Intrinsic connectivity and family dynamics: Striato-limbic markers of risk and resilience in youth at familial risk for mood disorders. Biological psychiatry. Cognitive neuroscience and neuroimaging Fischer, A. S., Holt-Gosselin, B., Hagan, K. E., Fleming, S. L., Nimarko, A. F., Gotlib, I. H., Singh, M. K. 2022


BACKGROUND: Characterizing (1) functional connectivity (FC) markers of risk and resilience in emotion and reward networks and (2) how family dynamics in youth at high familial risk for bipolar disorder (HR-BD) and major depressive disorder (HR-MDD) are related to FC may advance our understanding of the neural underpinnings of mood disorders and lead to more effective interventions.METHODS: 139 youth (43 HR-BD, 46 HR-MDD, and 50 low risk [LR]) aged 12.9+/-2.7 years were followed for 4.5+/-2.4 years. We characterized differences in striato-limbic FC that distinguished HR-BD, HR-MDD and LR; and resilience (RES) versus conversion to psychopathology (CVT). We then examined whether risk status moderated FC-family function associations. Finally, we examined whether baseline differences in FC between HR-BD, HR-MDD and LR predicted RES versus CVT at follow-up.RESULTS: HR-BD had greater amygdala-middle frontal gyrus and dorsal striatum-middle frontal gyrus FC, and HR-MDD had lower amygdala-fusiform gyrus and dorsal striatum-precentral gyrus FC (voxel-level p<0.001, cluster-level FDR-corrected p<0.05). RES had greater amygdala-orbitofrontal cortex and ventral striatum-dorsal anterior cingulate cortex FC relative to CVT (voxel-level p<0.001, cluster-level FDR-corrected p<0.05). Greater family rigidity was inversely associated with amygdala-fusiform gyrus FC across all groups (FDR-corrected p=0.017), with a moderating effect of bipolar risk status (HR-BD vs. HR-MDD p<0.001; HR-BD versus LR p=0.005). Baseline FC differences did not predict RES versus CVT.CONCLUSIONS: Findings represent neural signatures of risk and resilience in emotion and reward processing networks in youth at familial risk for mood disorders that may be targets for novel interventions tailored to the family context.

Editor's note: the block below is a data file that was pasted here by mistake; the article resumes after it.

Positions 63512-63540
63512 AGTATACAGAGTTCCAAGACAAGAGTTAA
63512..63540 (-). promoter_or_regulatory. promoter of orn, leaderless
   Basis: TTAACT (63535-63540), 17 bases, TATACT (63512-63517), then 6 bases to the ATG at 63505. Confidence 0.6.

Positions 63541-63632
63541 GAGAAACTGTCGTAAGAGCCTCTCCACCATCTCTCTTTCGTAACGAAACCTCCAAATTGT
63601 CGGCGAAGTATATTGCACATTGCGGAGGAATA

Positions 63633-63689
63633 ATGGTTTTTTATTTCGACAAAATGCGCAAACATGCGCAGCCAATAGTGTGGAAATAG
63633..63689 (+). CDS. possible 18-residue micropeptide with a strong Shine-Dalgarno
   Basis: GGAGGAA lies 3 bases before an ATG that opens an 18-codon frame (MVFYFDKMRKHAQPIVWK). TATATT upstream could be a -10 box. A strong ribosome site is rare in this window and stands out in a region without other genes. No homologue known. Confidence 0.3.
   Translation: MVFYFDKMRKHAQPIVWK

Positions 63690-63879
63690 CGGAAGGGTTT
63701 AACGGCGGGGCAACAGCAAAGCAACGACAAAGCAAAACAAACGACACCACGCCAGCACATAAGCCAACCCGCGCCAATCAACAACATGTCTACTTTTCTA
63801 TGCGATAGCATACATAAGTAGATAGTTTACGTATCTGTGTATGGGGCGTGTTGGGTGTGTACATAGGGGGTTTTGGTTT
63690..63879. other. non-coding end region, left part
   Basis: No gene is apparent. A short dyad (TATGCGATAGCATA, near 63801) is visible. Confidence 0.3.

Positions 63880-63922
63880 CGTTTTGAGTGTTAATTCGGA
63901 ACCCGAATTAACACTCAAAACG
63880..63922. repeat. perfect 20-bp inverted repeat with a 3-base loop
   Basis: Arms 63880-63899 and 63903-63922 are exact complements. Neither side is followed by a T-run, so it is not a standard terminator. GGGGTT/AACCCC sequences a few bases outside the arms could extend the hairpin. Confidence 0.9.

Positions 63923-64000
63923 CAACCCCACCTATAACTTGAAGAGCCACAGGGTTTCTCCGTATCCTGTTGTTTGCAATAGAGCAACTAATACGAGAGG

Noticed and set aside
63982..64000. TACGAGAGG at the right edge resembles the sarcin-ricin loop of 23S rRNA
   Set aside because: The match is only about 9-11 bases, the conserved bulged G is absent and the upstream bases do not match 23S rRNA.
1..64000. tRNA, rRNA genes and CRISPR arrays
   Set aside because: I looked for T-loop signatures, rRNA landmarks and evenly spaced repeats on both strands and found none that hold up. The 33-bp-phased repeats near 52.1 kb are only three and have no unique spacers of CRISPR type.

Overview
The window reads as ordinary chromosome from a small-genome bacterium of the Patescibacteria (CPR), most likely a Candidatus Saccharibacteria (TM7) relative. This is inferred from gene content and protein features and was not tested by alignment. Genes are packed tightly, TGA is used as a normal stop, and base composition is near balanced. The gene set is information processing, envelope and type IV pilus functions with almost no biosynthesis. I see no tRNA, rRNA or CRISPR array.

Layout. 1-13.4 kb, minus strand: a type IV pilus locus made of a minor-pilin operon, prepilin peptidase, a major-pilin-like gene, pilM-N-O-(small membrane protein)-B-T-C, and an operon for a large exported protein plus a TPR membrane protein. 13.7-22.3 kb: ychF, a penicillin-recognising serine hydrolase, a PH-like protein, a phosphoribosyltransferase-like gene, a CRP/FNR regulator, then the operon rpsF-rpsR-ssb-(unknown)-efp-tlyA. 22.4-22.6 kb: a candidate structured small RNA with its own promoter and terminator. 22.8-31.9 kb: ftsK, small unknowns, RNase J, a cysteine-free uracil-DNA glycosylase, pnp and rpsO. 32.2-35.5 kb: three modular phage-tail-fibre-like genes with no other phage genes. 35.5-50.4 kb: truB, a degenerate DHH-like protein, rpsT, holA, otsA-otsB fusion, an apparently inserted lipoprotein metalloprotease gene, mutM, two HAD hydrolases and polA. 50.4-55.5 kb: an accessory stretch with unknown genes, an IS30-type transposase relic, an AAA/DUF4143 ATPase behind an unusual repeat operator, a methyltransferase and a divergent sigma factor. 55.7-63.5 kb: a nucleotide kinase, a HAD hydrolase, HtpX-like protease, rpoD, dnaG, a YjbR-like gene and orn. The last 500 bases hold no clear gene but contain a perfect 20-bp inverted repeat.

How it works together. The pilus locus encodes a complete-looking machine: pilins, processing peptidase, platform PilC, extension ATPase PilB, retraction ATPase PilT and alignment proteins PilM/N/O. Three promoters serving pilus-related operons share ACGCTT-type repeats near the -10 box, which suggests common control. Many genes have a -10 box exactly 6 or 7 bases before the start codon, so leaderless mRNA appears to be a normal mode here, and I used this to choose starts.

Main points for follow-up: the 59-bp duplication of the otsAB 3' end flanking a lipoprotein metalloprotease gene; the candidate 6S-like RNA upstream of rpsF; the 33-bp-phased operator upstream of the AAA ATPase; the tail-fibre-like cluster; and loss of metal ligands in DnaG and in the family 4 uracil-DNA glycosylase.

View details for DOI 10.1016/j.bpsc.2022.02.009

View details for PubMedID 35272095